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Power should be shared says Sean Dyche in wake of Project Big Picture proposals

Burnley v Sheffield United – Premier League – Turf Moor
(Image credit: Clive Brunskill/NMC Pool)

Burnley boss Sean Dyche has stressed power should be shared across the Premier League following the rejection of Project Big Picture.

It was announced on Wednesday that the division’s clubs had unanimously agreed the controversial project would not be endorsed or pursued by the Premier League, with the same applying to the Football Association.

The plan developed by Liverpool and Manchester United and supported by EFL chairman Rick Parry included immediate funding of £250million for EFL clubs feeling the financial impact of the coronavirus pandemic, and a 25 per cent share of the Premier League’s media net revenues in the future.

The proposals were criticised for appearing to concentrate too much power in the hands of the top-flight’s ‘big six’.

Asked about Project Big Picture on Thursday at his press conference ahead of Monday’s trip to West Brom, Dyche said: “What seems to be the narrative is the top six having most of the decision-making power.

“If you are talking about looking after everyone in the lower leagues, then in theory, to look after the Premier League, you share that power.

“So therefore, in possible terms, they should say OK, we want to look after them but we are going to share that power across the league, simply because everyone’s earned the right to be in the Premier League. We deserve to be there, we’ve proved that.

“I think it’s fair to say everyone should have a say, everyone should have their agreed moments of who gets what for what reason. And if that can work in the bigger picture – obviously it hasn’t worked in this case – then I’m sure everyone will be willing to play their part.”

Dyche added: “It’s finding that balance, the right way of doing it that all parties can buy into.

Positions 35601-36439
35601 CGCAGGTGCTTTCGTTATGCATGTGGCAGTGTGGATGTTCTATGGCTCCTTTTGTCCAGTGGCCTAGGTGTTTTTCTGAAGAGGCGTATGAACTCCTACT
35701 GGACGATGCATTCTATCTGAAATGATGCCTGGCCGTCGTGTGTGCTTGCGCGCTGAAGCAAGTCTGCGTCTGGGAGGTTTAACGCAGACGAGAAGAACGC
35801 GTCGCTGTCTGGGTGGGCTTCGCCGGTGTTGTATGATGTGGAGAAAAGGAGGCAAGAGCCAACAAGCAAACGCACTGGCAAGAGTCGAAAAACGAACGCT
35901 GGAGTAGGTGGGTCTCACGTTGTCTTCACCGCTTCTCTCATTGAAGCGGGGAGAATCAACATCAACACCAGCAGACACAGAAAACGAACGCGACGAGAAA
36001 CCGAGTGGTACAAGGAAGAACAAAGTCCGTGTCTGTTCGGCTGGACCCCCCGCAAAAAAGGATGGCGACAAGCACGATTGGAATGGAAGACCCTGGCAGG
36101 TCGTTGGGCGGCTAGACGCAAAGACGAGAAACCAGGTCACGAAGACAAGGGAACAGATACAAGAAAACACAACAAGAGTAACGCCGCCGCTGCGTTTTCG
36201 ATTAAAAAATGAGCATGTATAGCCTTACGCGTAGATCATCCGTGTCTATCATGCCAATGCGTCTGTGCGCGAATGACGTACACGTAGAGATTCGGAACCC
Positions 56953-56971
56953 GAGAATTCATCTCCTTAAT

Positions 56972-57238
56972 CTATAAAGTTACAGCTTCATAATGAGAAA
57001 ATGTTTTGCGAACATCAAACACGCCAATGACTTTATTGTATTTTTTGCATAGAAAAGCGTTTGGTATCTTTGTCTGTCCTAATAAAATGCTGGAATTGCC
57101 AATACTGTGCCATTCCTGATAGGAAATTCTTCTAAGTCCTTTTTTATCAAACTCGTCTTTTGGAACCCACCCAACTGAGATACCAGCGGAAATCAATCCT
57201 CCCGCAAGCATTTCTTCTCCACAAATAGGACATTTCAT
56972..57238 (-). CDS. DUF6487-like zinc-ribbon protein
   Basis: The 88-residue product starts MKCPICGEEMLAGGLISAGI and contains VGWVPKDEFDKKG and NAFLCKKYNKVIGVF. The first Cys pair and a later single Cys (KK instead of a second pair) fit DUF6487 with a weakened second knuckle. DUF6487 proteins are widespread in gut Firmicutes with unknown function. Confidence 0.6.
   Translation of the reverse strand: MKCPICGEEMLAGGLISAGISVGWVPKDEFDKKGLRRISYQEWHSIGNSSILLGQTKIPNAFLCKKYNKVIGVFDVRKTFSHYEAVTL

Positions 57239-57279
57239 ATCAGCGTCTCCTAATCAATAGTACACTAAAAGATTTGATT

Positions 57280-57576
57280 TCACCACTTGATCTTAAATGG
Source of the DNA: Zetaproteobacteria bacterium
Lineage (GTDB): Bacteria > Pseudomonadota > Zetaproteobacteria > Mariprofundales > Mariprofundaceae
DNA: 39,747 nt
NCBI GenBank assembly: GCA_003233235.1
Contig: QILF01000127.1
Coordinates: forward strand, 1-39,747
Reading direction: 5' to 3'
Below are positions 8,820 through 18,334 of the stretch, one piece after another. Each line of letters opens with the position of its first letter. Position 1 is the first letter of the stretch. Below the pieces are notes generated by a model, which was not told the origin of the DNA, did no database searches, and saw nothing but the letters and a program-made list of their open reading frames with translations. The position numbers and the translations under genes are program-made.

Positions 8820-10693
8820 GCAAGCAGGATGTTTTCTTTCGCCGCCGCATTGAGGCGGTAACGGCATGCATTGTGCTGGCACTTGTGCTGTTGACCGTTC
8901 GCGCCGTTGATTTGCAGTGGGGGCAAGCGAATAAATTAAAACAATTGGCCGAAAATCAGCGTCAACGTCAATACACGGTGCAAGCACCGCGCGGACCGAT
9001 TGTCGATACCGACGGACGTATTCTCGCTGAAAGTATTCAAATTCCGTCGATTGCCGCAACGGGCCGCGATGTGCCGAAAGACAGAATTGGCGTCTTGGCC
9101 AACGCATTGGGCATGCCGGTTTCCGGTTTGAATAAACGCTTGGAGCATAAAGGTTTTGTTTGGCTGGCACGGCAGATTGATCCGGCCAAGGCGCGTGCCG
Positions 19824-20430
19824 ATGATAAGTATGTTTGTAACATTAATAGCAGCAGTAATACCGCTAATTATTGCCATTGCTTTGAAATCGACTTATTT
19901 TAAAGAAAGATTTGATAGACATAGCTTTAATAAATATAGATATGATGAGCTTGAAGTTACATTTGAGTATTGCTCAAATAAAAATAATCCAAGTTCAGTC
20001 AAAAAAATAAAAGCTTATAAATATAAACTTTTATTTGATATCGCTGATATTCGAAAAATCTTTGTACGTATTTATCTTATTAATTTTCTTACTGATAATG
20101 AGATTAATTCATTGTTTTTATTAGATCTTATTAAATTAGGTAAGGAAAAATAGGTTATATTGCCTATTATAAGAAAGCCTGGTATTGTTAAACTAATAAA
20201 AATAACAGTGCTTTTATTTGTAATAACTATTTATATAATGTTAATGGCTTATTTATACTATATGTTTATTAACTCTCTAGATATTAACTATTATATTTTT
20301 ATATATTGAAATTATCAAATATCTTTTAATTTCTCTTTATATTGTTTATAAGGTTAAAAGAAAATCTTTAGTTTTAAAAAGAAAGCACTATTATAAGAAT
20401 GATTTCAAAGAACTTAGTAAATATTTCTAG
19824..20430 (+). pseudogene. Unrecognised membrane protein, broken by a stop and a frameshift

“I played in the lower leagues – do I want them to suffer? No I don’t. If there can be a way found from all parties, whether it’s the Government, the Premier League, or football in general, then I hope somehow a way can be found.”

Wednesday’s statement from the Premier League also said there had been agreement to “work together as a 20-club collective on a strategic plan for the future structures and financing of English football”, and for a rescue package for League One and Two clubs of £50million in grants and interest-free loans to be made available.

Discussions were to continue with the EFL regarding Championship clubs’ financial needs.

Dyche was also on Thursday asked about top-flight matches in October not already selected for live coverage being made available on a pay-per-view basis, for £14.95 a game, and said it was a price he would pay.

He said: “I think with what’s going on in world, if that is a way of balancing what is appropriate for the TV and media, I can’t see that big a problem with it.

“Only in the sense that if you’re a family and you regularly go to watch football…then for what’s going on in the world at the moment, to have football back, on your screen, in the safety of your home, doing all the right things, then do you know what? I’m bound to be biased because I’m in it and I love the game, so therefore would I pay it? Yes I would.

“Is it a challenge for some families? I’m sure it is, particularly with what’s going on. But I’m only speaking as a football fan, and for me, then I would, yes, I’d pay that and sit with my family and hopefully enjoy a game.”

Dyche is hopeful striker Jay Rodriguez (ankle) will be available to face his former club West Brom.

Johann Berg Gudmundsson (groin) and Bailey Peacock-Farrell (hip) are to be assessed.